Abele’s budget would close down dorms in the House of Corrections that house those with Huber privileges. These privileges let them leave the facility for up to 16 hours a day to work. Closing the dorms saves the county an estimated $1.7 million, but it is also a major benefit to these individuals that will be able to return to their families and communities while they finish their sentences. Commuting from the House of Corrections has been an issue for many with Huber privileges, reconnecting them with their community should help with this, the county executive said in a press release.

Abele also included funding for five new full time lieutenants in the Milwaukee County Jail. In June, Jail Commander, Inspector Aaron Dobson, told the county board that low pay and high turnover was causing the jail to lose corrections officers faster than they could hire them.

Sheriff’s Department

Sheriff Earnell Lucas produced a budget request this year that was approximately $4 million over the targeted levy reduction of 1.7 percent. Abele didn’t give Lucas that $4 million, but he did include roughly $1.1 million in new funding.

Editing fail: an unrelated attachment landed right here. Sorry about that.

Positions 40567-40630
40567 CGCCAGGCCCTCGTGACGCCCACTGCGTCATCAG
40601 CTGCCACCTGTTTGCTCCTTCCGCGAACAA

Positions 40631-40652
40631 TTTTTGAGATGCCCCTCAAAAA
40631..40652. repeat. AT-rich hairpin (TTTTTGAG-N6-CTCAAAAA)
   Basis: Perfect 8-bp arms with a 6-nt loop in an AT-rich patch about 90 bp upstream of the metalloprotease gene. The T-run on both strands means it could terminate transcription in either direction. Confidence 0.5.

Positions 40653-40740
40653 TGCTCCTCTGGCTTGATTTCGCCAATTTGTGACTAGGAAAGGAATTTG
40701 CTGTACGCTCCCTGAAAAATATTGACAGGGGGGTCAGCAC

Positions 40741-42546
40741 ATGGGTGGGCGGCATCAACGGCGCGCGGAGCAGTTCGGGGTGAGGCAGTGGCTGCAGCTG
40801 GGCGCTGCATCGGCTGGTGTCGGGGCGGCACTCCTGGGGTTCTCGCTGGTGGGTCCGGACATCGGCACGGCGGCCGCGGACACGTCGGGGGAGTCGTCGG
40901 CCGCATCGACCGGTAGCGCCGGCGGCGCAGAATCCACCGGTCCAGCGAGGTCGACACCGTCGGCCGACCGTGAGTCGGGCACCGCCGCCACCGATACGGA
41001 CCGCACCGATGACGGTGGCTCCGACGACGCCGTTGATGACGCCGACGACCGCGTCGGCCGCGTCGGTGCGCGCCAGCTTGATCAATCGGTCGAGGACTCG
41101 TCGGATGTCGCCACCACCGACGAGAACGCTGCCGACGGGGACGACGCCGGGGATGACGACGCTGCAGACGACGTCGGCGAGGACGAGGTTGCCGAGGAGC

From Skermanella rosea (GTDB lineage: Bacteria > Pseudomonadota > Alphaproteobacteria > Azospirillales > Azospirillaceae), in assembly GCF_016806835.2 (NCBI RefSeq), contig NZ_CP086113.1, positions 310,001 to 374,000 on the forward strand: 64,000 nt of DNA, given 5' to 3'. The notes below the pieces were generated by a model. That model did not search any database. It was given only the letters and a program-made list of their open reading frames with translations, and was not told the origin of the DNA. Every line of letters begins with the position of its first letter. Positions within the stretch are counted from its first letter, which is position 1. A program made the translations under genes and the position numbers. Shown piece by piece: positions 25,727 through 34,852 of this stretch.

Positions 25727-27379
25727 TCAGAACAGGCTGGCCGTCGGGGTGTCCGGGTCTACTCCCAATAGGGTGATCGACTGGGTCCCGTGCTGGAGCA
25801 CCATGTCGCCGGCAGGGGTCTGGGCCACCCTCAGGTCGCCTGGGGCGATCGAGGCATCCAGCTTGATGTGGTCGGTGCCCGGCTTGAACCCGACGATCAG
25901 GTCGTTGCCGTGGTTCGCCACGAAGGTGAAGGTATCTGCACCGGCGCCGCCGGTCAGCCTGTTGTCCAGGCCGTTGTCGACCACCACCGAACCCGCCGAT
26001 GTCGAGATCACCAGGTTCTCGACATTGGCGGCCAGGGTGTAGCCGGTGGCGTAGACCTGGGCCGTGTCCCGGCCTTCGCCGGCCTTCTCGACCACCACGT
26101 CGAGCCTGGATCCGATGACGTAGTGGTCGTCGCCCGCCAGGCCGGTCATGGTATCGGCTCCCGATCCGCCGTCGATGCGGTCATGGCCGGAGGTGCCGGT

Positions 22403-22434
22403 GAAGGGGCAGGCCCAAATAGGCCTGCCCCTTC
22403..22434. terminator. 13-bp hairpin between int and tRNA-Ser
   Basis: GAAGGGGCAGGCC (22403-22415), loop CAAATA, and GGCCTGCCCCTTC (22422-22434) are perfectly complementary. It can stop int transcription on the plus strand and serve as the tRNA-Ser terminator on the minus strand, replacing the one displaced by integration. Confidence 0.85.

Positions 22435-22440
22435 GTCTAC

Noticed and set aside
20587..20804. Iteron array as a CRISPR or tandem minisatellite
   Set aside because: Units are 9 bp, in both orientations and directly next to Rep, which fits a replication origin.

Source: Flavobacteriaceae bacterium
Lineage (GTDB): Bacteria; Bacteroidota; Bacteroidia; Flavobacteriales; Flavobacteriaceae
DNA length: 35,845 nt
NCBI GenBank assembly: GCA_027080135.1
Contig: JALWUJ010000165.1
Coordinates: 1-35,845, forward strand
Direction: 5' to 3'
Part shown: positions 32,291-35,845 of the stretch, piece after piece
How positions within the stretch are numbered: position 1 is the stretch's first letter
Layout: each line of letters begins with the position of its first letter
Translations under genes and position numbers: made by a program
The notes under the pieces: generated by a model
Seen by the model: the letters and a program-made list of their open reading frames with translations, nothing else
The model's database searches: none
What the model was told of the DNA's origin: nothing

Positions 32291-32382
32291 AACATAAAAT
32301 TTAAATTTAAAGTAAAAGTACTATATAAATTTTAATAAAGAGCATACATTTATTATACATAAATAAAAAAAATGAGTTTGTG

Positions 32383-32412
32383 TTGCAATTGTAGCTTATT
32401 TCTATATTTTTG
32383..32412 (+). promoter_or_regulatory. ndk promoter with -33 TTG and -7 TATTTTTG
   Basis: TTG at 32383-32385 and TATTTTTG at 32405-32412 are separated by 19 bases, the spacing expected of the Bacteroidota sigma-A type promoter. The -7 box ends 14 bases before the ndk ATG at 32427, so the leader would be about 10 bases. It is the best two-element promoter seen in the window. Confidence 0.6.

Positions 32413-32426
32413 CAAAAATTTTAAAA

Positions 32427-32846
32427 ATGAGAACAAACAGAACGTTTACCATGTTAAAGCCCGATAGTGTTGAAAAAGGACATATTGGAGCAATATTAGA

This went towards 15 new full-time positions. Eight of the new positions are command positions ( including five new lieutenants in the jail), and seven are new deputy sheriff positions for the courts.

Abele also included $200,000 to put 200 body cameras on members of the sheriff’s department. Until now, the sheriff’s department has only ever had a body camera pilot program, launched in 2018 under then Sheriff Richard Schmidt, which put body cameras on 20 deputies on foot patrol.

Forensic Science Center

The biggest capital project in Abele’s proposed budget is $11 million for planning and initial construction of a new forensic science center. The plan, in Abele’s proposed budget, is to partner with the Medical College of Wisconsin. “This state-of-the-art facility will co-locate essential medical, safety and research services between the Medical College of Wisconsin and Milwaukee County’s Medical Examiner and Office of Emergency Management.”

Department of Health and Human Services (DHHS)

Abele funds four new positions and $600,000 for capital buildout, for a new program called ‘No Wrong Door’. The programs would allow Milwaukee County residents to access vital services from any DHHS facility in the county.

The budget also includes an additional $250,000 in funding for the county’s eviction and homelessness prevention programs.

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Categories: MKE County, Politics